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The very best of something

I always get to where I’m going by walking away from where I’ve been – Winnie the Pooh

So, I did!. I walked away from the computer, the garden, the laundry and such, adjusted my newly installed magnificent driver’s side mirror, repositioned my car’s seat and rambled off to the elegant La Grange Theatre. Oh, it was a journey, for certain, for are not all walking aways filled with challenges?

 

The first challenge was my own winding road. The bridge to be crossed is being repaired and down to one lane with a temporary stack of poles and lights  giving drivers the green when the way is clear. I sat for at least 5 precious minutes waiting for the light to turn green, with no car coming the opposite way during the entire wait. Then, a freight train, a very slow moving freight train, ate up another 5 precious minutes, followed by much traffic juggling for parking spaces, turn lanes, pedestrians, and bicyclists who all felt that the road was their very own (when, really, wasn’t it just mine?)

I parked the car in the very last available spot, then I walked as fast a I walk these days and entered the gilded theatre! Ticket in hand, in I went, to the opening strains of a woodsy tea party awaiting Christopher Robin for a sad goodbye as woodland friends gathered in the 100 Acre Woods and were brought to life by the magic of imagination.

I found a seat, which wasn’t hard as there were but a dozen or so “walkers away” in the theatre; a group of women in front of me, a few more mid-section, an older fellow with a soft drink in one hand, a big container of popcorn in the other, and a mother with her preschool aged child across the aisle from me. The little girl was the bow on the gift of this movie. I could hear her uttering her fears in the scary parts, crawling onto her mama’s lap, and her infectious squeals of laughter were as if on cue from the movie’s director, as Tigger bounces, Eeyore laments and Owl pontificates. Quiet moments and mad-cap scenes made all-the-more delightful by this young darling.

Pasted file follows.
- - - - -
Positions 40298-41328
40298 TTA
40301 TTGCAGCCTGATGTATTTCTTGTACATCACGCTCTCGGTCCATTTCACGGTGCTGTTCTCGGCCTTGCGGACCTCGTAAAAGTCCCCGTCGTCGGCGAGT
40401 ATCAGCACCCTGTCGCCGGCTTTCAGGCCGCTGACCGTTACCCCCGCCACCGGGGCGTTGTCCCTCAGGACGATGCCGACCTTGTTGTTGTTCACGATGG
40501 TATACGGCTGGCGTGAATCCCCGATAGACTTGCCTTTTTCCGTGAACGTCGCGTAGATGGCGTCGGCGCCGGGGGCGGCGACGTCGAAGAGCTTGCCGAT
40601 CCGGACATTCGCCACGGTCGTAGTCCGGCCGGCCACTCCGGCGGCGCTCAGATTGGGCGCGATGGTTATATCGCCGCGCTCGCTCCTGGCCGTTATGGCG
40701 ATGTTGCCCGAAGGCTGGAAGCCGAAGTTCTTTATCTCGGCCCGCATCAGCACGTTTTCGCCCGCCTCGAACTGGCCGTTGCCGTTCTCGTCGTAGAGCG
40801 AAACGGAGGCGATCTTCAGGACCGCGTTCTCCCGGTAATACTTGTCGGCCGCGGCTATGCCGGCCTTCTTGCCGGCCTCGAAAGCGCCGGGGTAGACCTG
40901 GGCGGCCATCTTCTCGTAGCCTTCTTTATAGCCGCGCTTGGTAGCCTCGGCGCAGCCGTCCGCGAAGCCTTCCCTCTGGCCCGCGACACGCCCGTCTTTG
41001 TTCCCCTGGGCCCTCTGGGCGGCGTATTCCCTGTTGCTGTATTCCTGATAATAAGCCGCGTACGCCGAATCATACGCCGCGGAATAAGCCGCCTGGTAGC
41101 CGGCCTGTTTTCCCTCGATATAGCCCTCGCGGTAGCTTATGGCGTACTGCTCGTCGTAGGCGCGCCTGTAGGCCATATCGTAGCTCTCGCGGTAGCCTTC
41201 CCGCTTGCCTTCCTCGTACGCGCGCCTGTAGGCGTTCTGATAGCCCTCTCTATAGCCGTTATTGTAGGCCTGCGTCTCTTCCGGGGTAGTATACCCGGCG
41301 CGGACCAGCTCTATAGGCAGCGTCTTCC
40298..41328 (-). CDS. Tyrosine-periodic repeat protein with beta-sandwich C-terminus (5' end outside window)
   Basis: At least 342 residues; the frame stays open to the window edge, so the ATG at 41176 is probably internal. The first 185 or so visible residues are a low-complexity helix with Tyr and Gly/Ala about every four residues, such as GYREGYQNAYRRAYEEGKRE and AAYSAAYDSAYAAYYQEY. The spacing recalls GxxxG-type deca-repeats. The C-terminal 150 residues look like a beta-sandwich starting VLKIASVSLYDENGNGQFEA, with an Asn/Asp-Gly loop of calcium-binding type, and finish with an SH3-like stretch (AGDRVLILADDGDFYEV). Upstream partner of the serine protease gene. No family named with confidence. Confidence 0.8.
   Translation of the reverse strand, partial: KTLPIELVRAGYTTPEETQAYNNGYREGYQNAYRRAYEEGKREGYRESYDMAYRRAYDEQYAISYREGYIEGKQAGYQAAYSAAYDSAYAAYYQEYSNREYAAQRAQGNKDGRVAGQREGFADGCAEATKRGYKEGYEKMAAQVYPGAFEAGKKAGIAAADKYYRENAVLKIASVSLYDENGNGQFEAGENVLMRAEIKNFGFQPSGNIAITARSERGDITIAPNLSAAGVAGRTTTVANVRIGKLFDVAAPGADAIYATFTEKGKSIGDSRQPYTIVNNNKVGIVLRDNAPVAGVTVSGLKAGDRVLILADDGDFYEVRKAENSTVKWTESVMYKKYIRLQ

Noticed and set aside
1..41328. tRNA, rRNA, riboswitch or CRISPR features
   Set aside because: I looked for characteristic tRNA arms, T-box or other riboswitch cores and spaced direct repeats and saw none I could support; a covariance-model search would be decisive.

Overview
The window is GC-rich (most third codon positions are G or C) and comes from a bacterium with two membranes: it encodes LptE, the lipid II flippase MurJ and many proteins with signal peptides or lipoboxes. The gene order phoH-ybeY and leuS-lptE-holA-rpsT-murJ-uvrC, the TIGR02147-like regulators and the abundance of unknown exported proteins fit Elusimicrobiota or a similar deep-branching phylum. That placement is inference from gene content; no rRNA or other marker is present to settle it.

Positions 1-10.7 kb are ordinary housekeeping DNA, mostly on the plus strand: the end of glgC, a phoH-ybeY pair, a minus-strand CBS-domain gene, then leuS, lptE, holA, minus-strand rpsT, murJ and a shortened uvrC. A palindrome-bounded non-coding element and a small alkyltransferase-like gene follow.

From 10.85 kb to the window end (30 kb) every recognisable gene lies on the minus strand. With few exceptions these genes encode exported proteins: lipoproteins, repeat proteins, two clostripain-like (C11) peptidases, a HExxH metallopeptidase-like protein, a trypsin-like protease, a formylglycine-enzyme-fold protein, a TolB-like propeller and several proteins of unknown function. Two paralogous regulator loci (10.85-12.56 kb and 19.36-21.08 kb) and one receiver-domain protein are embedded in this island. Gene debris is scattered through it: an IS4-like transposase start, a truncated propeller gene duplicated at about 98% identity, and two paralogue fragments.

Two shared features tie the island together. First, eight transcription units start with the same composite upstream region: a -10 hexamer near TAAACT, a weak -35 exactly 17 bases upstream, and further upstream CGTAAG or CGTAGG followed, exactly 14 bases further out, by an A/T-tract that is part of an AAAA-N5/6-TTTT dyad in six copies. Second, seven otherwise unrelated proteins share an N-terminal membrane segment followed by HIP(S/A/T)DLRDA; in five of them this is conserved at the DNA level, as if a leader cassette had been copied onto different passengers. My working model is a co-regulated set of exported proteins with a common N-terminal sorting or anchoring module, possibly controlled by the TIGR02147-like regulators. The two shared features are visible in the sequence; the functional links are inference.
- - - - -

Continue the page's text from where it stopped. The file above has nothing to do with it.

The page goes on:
Christopher Robin is a story of finding one’s self while battling the hufflelumps and woofles of life, all on a weekend when the overworked, adult Christopher must work on a way to cut costs for the suitcase company he works for with others’ jobs on the line, while his boss goes off to play golf, and his wife and daughter are off to the Robin cottage in Sussex.

In-the-meantime, long forgotten Winnie cannot find his best friends and misses the long-gone Christopher Robin, who surely would know how to find them. Winnie does, well, what Winnie does, which is to walk away from where he is to find Christopher.

What a beautiful, funny, sad, thought-provoking movie this is. To think, I might not have gone off and walked away had it not been for the fact that yet another certain young girl, who owns my heart, but who lives far, far away, remarked to her mommy upon seeing Christopher Robin that she thought Yia Yia might enjoy it, too – and I did. I most certainly did, and I think that you might as well.